New Delhi – The Indian Space Research Organisation (ISRO), has shared remarkable images taken by the Aditya-L1 spacecraft during its journey to the Sun-Earth L1 point. This marks India’s first solar mission, with Aditya-L1 successfully completing its second earth-bound manoeuvre on Tuesday.
ISRO posted a video on its social media platform, showing images of the Earth and the Moon taken by the onboard camera of Aditya-L1 on September 4. The solar mission was launched on September 2 from the Satish Dhawan Space Centre in Sriharikota, carrying seven different payloads. Four of these payloads will observe sunlight, while the remaining three will measure in-situ parameters related to plasma and magnetic fields.
Aditya-L1 will be placed in a halo orbit around Lagrangian Point 1 (L1), situated 1.5 million km away from Earth in the direction of the Sun. This journey is expected to take approximately four months. The satellite will remain about 1.5 million km from Earth, constantly directed towards the Sun, allowing it to study the Sun’s outer atmosphere.
It’s crucial to note that Aditya-L1 will not land on the Sun or approach it closely. Its strategic location at L1 will provide uninterrupted observations of the Sun, enabling scientists to study solar activities and their effects on space weather in real-time. The spacecraft’s data will help identify the processes leading to solar eruptive events and enhance our understanding of space weather drivers.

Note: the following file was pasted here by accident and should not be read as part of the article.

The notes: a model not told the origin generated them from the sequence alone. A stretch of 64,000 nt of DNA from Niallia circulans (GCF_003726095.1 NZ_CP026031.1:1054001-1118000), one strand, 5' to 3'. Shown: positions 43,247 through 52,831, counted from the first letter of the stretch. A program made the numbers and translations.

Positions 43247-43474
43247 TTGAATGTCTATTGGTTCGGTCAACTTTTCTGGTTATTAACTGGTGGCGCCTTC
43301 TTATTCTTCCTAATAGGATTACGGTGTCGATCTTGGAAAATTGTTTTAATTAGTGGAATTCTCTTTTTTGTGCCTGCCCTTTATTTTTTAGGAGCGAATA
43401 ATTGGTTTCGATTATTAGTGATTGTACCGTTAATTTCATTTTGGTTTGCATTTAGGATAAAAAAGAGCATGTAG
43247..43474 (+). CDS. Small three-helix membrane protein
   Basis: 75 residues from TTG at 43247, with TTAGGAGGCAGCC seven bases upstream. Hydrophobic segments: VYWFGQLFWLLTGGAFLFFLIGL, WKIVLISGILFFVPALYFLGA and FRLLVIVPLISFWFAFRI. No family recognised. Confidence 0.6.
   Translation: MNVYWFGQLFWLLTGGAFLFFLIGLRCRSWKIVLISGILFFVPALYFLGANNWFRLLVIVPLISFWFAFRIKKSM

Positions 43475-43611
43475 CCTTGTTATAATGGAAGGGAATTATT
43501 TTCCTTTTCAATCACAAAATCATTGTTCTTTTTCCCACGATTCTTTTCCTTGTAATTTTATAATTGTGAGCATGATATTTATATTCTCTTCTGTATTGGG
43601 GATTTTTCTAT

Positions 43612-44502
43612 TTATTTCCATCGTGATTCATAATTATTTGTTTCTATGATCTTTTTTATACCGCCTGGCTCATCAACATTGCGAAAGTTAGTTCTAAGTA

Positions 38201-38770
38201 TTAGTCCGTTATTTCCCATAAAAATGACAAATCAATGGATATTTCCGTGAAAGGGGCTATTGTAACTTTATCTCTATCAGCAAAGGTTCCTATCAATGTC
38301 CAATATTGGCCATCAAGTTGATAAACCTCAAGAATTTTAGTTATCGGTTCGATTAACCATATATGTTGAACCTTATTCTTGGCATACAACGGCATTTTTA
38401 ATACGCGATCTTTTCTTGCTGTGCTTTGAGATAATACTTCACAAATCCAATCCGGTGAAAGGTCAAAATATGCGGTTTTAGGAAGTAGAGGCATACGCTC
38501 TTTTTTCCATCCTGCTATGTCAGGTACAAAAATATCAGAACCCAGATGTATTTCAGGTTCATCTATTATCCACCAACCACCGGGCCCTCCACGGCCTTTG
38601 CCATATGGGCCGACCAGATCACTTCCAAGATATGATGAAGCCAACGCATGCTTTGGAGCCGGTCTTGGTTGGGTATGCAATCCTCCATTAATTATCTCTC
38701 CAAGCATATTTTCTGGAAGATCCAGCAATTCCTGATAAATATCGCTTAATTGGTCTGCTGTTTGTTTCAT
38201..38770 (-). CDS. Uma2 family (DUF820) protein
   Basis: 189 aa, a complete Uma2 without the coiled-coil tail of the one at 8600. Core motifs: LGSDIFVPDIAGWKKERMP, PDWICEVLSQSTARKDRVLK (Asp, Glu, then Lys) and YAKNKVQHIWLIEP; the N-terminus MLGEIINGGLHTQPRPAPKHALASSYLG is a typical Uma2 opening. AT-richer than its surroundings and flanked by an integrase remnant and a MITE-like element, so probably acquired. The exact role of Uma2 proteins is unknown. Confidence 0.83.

Key objectives of India’s solar mission include studying the physics of the solar corona and its heating mechanism, solar wind acceleration, the dynamics of the solar atmosphere, solar wind distribution, temperature anisotropy, and the origin of Coronal Mass Ejections (CME) and flares, along with near-Earth space weather.
Aditya-L1 is dedicated to comprehensive solar research, aiming to uncover previously unknown facts about the Sun. The satellite will spend 16 days in Earth-bound orbits, undergoing five manoeuvres to gain the necessary speed for its journey. Subsequently, Aditya-L1 will undergo a trans-Lagrangian1 insertion manoeuvre, which will take 110 days as it travels approximately 15 million kilometres to reach the L1 point. Upon reaching L1, another manoeuvre will bind Aditya-L1 to its orbit around this balanced gravitational location between the Earth and the Sun.
This groundbreaking mission promises to provide valuable insights into the mysteries of the Sun and contribute to our understanding of space weather, impacting various aspects of life on Earth and beyond.